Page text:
Germany has signed a long-term 15-year deal to buy 2 million tonnes of liquefied natural gas (LNG) from Qatar annually, with deliveries starting in 2026. What an opportunity that could have been for Canada -- if only we were as keen on shipping our natural gas abroad as Qatar, Nigeria, Australia, Mozambique, Tanzania, and several other countries are.
Three months ago, the Germans came knocking on our doorstep and asked for more responsibly produced Canadian natural gas to help quell their energy security woes. German Chancellor Olaf Scholz made it clear that Canadian-made LNG was Europe’s first choice in his search for new energy supplies abroad.
"As Germany is moving away from Russian energy at warp speed, Canada is our partner of choice," said Scholz at an economic conference in Toronto according to Reuters. "For now, this means increasing our LNG imports. We hope that Canadian LNG will play a major role in this."
Our response? To send the Germans hydrogen produced with wind power by 2025.
Not to be mistaken, it’s great news that Canada is investing in green hydrogen (a near-zero emission type of hydrogen power) and plans to export it abroad. However, I am sure you’ve heard the saying somewhere before:
One person’s loss is another person’s gain.
Or in this case, one democratic country’s loss is another autocratic country’s gain.
How did Canadians lose anything, you might ask?
For starters, 2 million tonnes per annum of LNG sales would have generated roughly $100 million in taxes/royalties every year in Canada . Canadians could have benefitted immensely from those revenues, creating new jobs while also generating public revenues to pay for our schools, roads and hospitals.
Let’s take it a step further. Is the world better off with more energy production in the hands of democratic energy producers, or autocratic ones?
If the oil embargoes of the 1970s or the recent war in Ukraine have provided us with any lessons, it would be that democracies are the better choice for the West.
This is the case with the recent LNG deal between Germany and Qatar.
Apart from being an environmental leader, Canada is also a bastion of democracy and one of the last major democratic energy exporters worldwide. Today’s energy crisis in Europe shows exactly why choosing reliable and democratic producers over autocracies is the right choice.
Energy security matters. And what better place is there for Europeans to source LNG than a long-time ally and trade partner that has proven to be a responsible and reliable energy supplier for decades.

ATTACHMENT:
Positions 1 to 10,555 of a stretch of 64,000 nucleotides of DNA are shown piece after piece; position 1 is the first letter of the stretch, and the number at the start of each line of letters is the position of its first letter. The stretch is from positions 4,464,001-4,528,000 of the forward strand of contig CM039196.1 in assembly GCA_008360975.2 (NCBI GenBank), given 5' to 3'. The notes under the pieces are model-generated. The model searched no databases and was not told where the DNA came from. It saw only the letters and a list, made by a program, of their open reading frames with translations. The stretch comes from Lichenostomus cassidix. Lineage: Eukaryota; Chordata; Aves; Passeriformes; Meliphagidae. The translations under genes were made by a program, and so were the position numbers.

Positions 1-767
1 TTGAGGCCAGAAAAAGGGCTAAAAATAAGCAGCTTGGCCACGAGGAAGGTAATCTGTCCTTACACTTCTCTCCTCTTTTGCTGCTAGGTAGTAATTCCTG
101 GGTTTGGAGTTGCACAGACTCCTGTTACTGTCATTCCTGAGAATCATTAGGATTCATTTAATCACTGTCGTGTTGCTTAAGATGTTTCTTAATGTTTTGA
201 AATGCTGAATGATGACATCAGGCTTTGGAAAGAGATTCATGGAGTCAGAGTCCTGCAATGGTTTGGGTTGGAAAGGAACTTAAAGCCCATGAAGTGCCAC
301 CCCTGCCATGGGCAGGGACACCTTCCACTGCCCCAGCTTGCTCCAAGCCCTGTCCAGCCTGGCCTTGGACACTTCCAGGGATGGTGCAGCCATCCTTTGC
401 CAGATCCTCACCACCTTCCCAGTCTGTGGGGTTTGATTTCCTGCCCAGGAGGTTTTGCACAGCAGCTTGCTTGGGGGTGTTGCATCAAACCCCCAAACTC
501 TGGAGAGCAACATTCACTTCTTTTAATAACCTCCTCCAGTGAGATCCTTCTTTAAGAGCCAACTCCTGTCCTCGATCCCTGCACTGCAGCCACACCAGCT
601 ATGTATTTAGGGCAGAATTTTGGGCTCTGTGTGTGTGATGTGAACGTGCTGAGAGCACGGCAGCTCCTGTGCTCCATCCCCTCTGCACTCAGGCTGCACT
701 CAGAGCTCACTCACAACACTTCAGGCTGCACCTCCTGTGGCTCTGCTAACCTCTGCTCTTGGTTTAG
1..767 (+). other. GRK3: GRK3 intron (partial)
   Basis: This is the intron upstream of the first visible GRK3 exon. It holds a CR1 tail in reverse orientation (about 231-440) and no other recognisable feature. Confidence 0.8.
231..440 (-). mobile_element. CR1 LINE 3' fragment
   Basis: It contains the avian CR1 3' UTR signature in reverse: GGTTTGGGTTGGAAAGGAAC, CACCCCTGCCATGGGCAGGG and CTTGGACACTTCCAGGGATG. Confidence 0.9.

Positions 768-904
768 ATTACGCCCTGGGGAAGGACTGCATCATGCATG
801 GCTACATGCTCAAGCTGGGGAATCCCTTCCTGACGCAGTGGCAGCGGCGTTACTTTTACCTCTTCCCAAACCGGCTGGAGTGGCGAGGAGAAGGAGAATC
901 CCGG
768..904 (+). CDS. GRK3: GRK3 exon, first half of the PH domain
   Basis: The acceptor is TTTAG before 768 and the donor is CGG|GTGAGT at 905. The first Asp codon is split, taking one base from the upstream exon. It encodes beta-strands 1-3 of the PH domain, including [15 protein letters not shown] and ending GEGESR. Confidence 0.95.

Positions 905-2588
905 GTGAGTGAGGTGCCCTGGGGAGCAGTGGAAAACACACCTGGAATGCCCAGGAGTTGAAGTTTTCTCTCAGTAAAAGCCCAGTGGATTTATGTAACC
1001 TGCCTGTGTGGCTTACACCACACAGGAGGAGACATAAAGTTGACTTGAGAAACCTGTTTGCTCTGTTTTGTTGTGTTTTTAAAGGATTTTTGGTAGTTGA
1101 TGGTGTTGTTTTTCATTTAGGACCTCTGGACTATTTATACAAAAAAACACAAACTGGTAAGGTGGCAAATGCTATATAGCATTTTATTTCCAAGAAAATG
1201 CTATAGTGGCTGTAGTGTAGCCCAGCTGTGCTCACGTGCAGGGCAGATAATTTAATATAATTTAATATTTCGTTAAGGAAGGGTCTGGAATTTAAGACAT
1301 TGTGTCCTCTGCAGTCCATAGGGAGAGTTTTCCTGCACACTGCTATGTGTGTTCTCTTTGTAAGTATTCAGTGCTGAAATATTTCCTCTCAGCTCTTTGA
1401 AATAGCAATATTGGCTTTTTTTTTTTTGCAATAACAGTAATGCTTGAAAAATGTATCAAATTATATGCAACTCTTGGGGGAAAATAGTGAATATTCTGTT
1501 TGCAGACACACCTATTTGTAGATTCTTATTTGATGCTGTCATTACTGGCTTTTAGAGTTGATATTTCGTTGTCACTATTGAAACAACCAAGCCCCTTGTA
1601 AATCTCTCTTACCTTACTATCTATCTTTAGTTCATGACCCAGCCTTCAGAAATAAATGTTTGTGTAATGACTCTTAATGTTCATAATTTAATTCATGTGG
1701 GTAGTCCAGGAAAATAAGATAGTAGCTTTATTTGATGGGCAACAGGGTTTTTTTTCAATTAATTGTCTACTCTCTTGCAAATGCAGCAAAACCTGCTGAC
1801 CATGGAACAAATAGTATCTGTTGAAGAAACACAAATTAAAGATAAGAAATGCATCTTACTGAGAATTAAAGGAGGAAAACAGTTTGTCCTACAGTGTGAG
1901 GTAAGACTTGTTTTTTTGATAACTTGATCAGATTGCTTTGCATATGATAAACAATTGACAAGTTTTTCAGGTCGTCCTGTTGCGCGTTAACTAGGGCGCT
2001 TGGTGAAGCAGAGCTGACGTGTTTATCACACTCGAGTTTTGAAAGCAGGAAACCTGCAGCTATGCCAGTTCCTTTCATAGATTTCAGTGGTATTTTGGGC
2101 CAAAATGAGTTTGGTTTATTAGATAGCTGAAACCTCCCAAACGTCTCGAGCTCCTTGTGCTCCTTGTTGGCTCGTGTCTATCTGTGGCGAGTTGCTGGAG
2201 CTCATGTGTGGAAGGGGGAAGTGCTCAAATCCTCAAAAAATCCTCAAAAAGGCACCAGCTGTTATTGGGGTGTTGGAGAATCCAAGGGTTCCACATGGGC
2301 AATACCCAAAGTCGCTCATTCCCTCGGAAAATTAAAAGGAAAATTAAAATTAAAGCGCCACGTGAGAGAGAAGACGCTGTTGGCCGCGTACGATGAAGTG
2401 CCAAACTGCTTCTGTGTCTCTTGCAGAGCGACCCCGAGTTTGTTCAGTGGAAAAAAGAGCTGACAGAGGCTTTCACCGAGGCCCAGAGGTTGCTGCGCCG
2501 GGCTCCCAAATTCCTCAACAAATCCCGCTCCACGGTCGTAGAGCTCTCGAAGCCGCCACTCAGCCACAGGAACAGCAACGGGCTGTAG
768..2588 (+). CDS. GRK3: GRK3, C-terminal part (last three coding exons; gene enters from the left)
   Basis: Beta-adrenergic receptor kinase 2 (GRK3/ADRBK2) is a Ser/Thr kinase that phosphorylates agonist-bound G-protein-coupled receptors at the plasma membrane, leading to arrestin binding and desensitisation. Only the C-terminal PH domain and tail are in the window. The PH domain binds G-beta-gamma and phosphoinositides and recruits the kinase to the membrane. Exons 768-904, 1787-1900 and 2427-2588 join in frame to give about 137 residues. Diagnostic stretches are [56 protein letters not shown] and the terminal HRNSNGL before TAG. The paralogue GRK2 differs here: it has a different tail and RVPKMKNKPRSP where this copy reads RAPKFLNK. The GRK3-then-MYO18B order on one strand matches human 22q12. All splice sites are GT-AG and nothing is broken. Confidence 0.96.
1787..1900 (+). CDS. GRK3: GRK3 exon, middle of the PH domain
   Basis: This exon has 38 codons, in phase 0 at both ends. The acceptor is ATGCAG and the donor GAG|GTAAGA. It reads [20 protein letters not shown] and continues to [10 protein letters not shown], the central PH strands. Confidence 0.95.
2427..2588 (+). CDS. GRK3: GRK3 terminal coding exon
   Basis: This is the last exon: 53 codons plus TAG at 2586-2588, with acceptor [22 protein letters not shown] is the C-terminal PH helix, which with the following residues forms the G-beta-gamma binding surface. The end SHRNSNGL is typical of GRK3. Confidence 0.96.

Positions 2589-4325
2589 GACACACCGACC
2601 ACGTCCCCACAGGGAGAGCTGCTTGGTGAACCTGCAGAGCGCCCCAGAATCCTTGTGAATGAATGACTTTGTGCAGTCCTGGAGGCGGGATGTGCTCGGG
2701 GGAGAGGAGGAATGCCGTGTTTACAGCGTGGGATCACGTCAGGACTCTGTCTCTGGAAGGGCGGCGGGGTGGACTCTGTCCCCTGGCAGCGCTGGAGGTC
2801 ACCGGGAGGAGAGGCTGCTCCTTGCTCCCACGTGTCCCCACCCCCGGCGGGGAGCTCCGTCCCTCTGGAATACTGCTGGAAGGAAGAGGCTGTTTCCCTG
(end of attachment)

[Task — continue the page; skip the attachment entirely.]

Sanna Marin, Prime Minister of Finland, explains perfectly in a recent interview with ABC News the controversy with democracies sourcing precious natural resources from autocracies.
“In increasingly critical areas, from medical equipment to new technologies and energy, we have become far too dependent on cooperation with regimes which do not share our common values,” explained Marin, as her country deals with the ramifications of Europe’s energy crisis.
Additionally, Canada prides itself on being one of the most sustainable, regulated and environmentally conscious energy producers worldwide. While building out our wind and solar energy across the country, we continue to pursue reducing carbon emission intensities for our oil and natural gas. We are a leader in renewables, and our LNG projects are expected to be some of the least carbon-intensive of their kind on the planet largely due to the hydroelectricity grids that will power them.
Therefore, Canada missing out on obtaining more global LNG market share isn’t just a loss for Canadian families, but also for the global environment.
The Germany-Qatar LNG deal should be a wake-up call for Canada. We must begin to see the value in expediting more LNG export projects before more global market share is lost to other producer-nations that don’t have the same values as we do.
More Canadian energy on global markets is a win for social progress, human rights AND climate action.
What country would you choose to source your energy from?
Canada is the right choice.
The potential impacts of Europe’s energy crisis on consumers, businesses, and the wider global economy. https://t.co/62hMfPuDFQ— Canada Action (@CanadaAction) December 6, 2022
1 - Twitter, @ericnutall, November 29th, 2022, Date Accessed: December 2022 (https://twitter.com/ericnuttall/status/1597599282751733761?s=20&t=1QMBACuimuLe7HL__rAq1w)
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